I could have sworn that the sign in front of 1911 Main had been painted with the word bagatelle - a trifle, a short musical composition - a month or so ago. The sign now boasts the upcoming restaurant Affare. Both concepts were the creation of chef Martin Heuser, former executive chef and food and beverage manager at the Westin Crown Center. Heuser decided to nix Bagatelle as a possible name when, he says, "a very upset French restaurateur in a different city called me, threatening me with lawyers because he owns the right to use that word for a restaurant. That's when I changed my plans to open a semi-French restaurant to a completely German restaurant."
Because the word affare has the same meaning in both German and English (where it's spelled affair), Martin Heuser and his wife, Katrin, decided to use the sexy word for the restaurant they plan to open May 5 in the Crossroads. "That's the beauty of the word," Martin Heuser says, "it has the same meaning in both languages." It's pronounced, he says, ah-far-re.
The vast room inside the gray-painted building at 1911 Main seemed perfectly fine for a nightclub like Bar Natasha or a combination restaurant and show bar operated, briefly, by veteran femme mimic "Flo." But it was too large for any sort of intimate restaurant, so Heuser split the space into three areas: a 77-seat main dining room, a 45-seat private dining room, and a spacious lounge. Martin and Katrin Heuser plan to introduce the space to patrons next Friday, May 4, during First Friday festivities in the Crossroads: "We won't be open officially that night," he says, "but we will pass hors d'oeuvres and serve drinks at our bar."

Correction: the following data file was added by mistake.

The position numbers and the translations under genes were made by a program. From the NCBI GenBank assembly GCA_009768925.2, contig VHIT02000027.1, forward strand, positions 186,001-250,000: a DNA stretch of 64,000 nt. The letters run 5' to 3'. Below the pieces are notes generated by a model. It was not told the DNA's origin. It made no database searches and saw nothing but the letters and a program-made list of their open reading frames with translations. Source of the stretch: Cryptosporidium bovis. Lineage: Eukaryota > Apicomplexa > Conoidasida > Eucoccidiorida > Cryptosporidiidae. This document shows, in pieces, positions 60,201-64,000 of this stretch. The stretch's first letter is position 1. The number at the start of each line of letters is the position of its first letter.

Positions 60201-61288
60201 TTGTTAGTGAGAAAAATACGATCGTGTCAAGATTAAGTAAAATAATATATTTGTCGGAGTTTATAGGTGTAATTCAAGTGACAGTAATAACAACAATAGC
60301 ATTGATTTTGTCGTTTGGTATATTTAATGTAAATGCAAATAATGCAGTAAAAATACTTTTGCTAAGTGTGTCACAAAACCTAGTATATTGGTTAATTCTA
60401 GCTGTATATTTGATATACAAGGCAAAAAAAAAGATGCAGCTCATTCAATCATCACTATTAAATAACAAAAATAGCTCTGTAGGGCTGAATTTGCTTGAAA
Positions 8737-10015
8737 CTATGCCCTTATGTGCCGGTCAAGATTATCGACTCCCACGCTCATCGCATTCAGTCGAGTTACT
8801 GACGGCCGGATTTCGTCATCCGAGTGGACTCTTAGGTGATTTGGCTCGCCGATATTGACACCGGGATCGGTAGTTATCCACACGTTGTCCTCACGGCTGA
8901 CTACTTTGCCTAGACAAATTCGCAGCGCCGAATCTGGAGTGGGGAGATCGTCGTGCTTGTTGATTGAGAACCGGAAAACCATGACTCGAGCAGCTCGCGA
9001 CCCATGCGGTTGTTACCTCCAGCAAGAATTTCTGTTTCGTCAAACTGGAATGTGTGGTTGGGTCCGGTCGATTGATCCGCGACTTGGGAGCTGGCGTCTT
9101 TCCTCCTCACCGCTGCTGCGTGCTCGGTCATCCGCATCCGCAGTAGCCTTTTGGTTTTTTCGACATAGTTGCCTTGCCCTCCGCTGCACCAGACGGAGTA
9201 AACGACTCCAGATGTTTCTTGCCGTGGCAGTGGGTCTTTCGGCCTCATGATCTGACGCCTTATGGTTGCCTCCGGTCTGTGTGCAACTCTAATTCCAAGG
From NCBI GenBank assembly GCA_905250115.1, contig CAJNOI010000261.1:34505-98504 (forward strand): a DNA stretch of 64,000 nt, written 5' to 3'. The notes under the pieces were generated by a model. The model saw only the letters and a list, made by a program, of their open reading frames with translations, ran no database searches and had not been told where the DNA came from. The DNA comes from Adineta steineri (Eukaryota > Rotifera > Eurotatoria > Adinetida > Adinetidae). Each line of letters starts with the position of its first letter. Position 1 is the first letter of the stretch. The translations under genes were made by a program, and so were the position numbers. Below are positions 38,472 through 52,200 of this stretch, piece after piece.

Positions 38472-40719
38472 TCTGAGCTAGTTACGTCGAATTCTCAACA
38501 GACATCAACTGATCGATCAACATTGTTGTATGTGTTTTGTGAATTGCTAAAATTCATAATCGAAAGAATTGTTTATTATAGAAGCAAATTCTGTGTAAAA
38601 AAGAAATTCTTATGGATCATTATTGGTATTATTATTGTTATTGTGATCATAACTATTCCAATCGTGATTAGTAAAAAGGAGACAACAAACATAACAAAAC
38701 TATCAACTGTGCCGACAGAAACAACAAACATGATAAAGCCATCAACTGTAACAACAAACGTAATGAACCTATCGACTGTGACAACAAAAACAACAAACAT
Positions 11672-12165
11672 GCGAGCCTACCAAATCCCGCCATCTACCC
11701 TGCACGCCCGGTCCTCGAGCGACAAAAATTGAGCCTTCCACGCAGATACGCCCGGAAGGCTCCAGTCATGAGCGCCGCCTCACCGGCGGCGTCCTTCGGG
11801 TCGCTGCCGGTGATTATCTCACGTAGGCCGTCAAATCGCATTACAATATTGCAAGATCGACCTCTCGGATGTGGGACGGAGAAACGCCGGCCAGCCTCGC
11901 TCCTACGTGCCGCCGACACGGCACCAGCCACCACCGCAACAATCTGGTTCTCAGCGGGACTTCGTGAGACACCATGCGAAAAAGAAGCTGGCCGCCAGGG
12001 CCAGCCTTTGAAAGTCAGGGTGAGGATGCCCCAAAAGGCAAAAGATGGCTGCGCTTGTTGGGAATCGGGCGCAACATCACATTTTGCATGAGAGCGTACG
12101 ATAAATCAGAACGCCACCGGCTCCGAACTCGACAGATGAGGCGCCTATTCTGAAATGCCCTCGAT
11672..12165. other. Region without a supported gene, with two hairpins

Heuser will also introduce several visual artists who will have their work on exhibit at Affare, like Arkansas-based Pupe Gomez. Katrin Hueser is a former employee of Starker's Restaurant, and a few other Starker's employees followed her to Affare, including bartender and opera singer Richard Gibson.
Affare will be open for lunch and dinner after May 5. Heuser says he plans to serve traditional German dishes with a modern spin - but not schnitzel. "Only if a lot of people come and ask for it," he says. The planned Affare menu can be found on the restaurant's new website. The restaurant's menu will be very seasonal, Heuser says. "We'll only serve sauerbraten during the cool autumn months."
Heuser has hired a young pastry chef, Kirstyn Wentzel, a graduate of the culinary program at Johnson County Community College, to oversee the desserts for Affare.
Affare is privately owned by the Heuser family: "We have no investors," he says. "It's all us."